214. Memorandum From the Presidentʼs Assistant for National Security Affairs (Kissinger) to President Nixon1


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India–Pakistan Situation: The latest reports seem to indicate that the Indian and guerrilla offensive along the East Pakistan border is gaining some momentum. The disparity in manpower and supplies apparently is taking its toll on the Pak forces and they reportedly have abandoned a number of contested locations in the face of relentless pressure in the direction of several major provincial cities. Meanwhile, there are indications that the situation is starting to deteriorate in the interior where the guerrilla forces are operating more freely now that most of the Pak forces have been drawn off to defend the frontiers. Some towns as close as 17 miles from Dacca reportedly have been abandoned to the guerrillas and there are reports of the Bangla Desh flag flying in a number of towns elsewhere in the interior. The Indians have also set up a “Mukti Bahini navy” with their own forces with the priority objective of blocking shipping into East Pakistan.

At the UN the situation is relatively static for the moment. The Japanese and Belgians are standing down their efforts to create interest in a Security Council meeting after having received no encouragement from the permanent representatives. For the moment the Soviets and Indians are getting their way—inaction—but the Pak ambassador at the UN thinks that it is possible that he could have instructions to move for a Security Council meeting as early as Friday.2 He also reports that the Chinese have promised to use their veto if the Paks ask them. It is assumed that the Soviets are prepared to do the same for India.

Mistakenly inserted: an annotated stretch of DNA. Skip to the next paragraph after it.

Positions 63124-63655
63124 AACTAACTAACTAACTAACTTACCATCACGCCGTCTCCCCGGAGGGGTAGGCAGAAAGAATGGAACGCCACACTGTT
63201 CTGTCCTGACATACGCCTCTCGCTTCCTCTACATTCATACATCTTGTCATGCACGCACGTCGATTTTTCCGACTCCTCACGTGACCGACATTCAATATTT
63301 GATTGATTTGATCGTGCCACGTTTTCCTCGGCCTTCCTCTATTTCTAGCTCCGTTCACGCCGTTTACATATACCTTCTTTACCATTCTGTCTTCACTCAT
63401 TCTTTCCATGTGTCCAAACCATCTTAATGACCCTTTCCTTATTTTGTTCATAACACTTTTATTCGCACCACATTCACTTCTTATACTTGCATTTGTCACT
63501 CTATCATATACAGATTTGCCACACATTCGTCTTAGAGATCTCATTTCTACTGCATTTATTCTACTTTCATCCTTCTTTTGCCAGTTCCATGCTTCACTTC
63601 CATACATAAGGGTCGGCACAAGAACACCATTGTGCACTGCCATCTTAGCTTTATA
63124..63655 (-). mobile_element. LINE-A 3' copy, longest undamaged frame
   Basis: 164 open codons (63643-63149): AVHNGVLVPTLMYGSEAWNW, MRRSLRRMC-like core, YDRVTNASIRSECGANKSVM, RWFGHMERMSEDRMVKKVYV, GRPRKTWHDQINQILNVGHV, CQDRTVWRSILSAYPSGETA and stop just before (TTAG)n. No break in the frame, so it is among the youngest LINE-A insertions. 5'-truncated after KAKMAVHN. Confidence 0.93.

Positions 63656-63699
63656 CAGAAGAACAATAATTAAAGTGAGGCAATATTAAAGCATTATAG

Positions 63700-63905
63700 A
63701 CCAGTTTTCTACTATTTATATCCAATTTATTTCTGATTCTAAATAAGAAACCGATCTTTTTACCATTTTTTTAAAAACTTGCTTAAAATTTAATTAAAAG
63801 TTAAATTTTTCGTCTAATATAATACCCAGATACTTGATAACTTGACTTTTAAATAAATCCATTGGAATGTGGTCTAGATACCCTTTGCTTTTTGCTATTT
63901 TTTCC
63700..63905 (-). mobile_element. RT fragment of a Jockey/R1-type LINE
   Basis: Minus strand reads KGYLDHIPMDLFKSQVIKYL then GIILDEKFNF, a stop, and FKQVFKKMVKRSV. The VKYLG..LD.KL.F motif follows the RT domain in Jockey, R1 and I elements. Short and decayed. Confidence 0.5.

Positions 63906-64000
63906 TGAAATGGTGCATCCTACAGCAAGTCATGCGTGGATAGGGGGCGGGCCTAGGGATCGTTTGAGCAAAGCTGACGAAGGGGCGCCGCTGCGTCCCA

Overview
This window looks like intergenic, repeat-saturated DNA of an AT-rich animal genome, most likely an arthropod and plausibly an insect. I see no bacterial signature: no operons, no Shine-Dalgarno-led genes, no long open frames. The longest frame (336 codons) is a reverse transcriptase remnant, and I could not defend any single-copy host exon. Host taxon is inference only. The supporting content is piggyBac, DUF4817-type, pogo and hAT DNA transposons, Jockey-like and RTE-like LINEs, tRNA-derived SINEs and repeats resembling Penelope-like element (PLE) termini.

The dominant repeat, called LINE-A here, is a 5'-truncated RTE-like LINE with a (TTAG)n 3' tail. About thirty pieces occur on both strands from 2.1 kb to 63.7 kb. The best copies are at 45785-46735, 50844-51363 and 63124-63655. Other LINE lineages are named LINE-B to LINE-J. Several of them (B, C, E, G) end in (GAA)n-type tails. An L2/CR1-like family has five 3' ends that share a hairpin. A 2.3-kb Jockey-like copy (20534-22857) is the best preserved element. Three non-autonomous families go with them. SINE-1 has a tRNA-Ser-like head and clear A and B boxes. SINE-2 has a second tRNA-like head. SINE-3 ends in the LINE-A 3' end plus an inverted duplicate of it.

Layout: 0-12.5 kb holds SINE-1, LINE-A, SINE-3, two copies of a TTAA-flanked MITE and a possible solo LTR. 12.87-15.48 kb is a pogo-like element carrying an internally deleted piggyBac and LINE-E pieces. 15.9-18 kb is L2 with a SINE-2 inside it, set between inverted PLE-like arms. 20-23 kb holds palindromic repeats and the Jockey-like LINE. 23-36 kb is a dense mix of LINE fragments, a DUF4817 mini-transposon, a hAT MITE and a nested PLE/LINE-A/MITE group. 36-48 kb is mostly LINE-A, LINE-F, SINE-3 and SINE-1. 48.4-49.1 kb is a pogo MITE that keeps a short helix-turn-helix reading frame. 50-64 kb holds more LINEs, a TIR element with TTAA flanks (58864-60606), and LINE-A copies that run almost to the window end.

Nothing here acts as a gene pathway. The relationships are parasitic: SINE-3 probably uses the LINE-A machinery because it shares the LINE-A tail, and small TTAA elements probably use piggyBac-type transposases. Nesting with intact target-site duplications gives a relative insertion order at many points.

Our China watchers in Hong Kong report that the attention of Chinese media to the Indo-Pak crisis has risen sharply in the last ten days. The coverage has featured descriptions of Indiaʼs actions as an “invasion” and as military “provocations” and there has been one high level reference to “armed aggression.” Direct charges of Soviet involvement have also rather abruptly become a significant feature. At the same time [Page 592] the Chinese have not tried to play up any threat to their own security. Chinese public pledges of support to the Pakistanis have remained generalized and at least once they have indirectly implied that the Paks do not need assistance. They have also continued to call for peaceful “consultations” between India and Pakistan.

We have an initial reaction from the Indian Government on our cutoff of military supplies. Foreign Secretary Kaul took the announcement of our new military supply policy toward India in reasonably good grace, indicating that the U.S. had the right to do whatever it thought best. In a friendly and earnest way he warned Ambassador Keating that no country should think they could persuade India to alter the path on which it was embarked through pressure tactics. Kaul urged that the U.S. not forget the common values and common ideals we both share.

[Omitted here are summary reports on foreign policy issues unrelated to South Asia.]

  1. Source: National Archives, Nixon Presidential Materials, NSC Files, Box 37, Presidentʼs Daily Briefs, Dec 1–Dec 16, 1971. Top Secret; Sensitive; Codeword. A stamp on the memorandum indicates that the President saw it.
  2. December 3.